Wednesday, 20 February 2013

Panem et Circenses


iam pridem, ex quo suffragia nulli 
uendimus, effudit curas; nam qui dabat olim
imperium, fasces, legiones, omnia, nunc se
continet atque duas tantum res anxius optat:
panem et circenses

The words of the Roman poet Juvenal from 2000 years ago came to me as I read of the planned expulsion of wrestling from the coming Olympic games.

Ironic, of course, that an actual circus spurred my recollection.

The IOC has announced that, in principle, it is ready to retire wrestling, apparently having decided that the sport is less compelling than the Bizarro runner-up, modern pentathlon, which was considered for the ax, but ultimately survived.

I know virtually nothing about wrestling, and don't really pay much attention to the Olympics aside from the swimming (I was a swimmer back in school at a time in the past, although not as far back as Juvenal).

But this decision strikes me as yet another step in the general degradation of western "culture."  

Wrestling - an ancient sport that took place at the original Olympics in Greece - is just not, apparently, amenable to modern times.  It requires skill, patience, technical expertise, and demands of its viewers some level of understanding an sophistication. 

In short, it doesn't attract eyeballs on television.  Compared to things like beach volleyball.  

Sport is itself becoming cruder; more brutish.  A spectacle.  Just like, in my opinion, television, movies, and music.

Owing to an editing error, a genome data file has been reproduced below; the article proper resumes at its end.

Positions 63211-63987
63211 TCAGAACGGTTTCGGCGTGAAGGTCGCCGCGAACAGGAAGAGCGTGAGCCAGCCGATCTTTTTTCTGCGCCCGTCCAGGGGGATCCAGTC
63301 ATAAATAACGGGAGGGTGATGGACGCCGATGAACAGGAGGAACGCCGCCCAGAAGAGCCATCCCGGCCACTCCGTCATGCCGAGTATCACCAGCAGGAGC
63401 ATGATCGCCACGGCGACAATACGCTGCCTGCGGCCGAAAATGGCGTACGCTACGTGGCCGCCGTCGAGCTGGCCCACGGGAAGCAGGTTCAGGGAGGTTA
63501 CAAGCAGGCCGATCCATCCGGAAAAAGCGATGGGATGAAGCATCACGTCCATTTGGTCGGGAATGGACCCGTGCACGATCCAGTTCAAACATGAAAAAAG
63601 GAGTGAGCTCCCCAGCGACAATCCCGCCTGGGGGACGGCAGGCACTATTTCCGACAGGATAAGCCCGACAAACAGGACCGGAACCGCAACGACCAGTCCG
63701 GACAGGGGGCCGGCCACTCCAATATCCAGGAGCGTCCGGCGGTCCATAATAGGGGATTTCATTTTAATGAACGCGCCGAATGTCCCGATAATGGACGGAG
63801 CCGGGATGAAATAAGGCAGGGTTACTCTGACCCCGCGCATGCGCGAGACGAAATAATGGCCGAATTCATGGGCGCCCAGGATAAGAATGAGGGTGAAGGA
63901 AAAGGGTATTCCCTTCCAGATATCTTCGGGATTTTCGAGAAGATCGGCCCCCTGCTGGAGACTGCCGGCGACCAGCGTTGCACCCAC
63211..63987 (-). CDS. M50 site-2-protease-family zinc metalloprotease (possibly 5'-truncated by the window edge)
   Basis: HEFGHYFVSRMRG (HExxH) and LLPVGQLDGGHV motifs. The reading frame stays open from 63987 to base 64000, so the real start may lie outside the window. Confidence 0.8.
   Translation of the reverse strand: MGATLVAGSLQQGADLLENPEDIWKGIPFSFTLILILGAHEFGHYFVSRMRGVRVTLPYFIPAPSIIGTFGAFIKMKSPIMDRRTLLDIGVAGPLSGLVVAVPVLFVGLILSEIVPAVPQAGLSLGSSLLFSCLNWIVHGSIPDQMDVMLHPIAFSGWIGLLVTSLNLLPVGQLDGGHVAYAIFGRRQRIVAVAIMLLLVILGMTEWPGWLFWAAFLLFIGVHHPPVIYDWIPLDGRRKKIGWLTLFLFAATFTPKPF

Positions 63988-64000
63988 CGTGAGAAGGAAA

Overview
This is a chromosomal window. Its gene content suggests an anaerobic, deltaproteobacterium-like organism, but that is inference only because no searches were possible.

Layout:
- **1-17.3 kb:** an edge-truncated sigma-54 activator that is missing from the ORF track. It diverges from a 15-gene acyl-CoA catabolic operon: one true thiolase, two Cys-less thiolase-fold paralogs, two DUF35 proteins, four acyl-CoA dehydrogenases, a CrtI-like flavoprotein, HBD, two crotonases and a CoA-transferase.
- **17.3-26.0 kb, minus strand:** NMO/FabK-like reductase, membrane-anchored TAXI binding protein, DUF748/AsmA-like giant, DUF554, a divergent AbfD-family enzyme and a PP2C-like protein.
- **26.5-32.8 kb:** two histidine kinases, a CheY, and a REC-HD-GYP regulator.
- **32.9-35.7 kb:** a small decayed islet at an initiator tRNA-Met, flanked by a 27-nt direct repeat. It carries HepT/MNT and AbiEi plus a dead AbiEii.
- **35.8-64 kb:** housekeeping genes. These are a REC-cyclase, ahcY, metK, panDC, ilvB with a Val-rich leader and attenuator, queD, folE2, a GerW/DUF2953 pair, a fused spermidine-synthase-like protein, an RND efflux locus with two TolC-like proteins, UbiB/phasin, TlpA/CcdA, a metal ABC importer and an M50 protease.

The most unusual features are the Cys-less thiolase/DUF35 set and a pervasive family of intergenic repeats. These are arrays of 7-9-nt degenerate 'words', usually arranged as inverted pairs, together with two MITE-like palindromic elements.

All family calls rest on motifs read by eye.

As a case in point, consider the decline of baseball vs. the ascent of basketball, and in particular, the modern spectacle of an NBA event.  Now, a professional basketball player requires a very, very high level of skill and practice.  But over the past twenty years, significant elements of the game have changed, where it is now increasingly a contest of pure, brute force and speed.  

In my lifetime, the "slam dunk" was actually proscribed in the NBA and in college games.  Now, the slam dunk contest is perhaps the highlight of the NBA All Star weekend.  Being able to run and jump have always been central, but I think that their premium has *never* been at such a high-water mark as it is now.

These are raw abilities, not 'skills.'

The games themselves are equally less about the play - the arenas are surrounded by flashing, distracting lights.  The fans are "entertained" with an almost endless cacophony of noises - simulated "music," exhortations to chant.  Drum beats.  The players themselves now hawk clothing lines, fragrances, and quixotic music sidelines.

Baseball - a game of more measured skill - has tried to ape this phenomenon with "thunder sticks" and flashing scoreboards.  Its introduced its own sideshow - the home run contest - with limited success.  Its appeal continues to slide.

I'm sad, but not disappointed, to see wrestling dumped by the Olympics.




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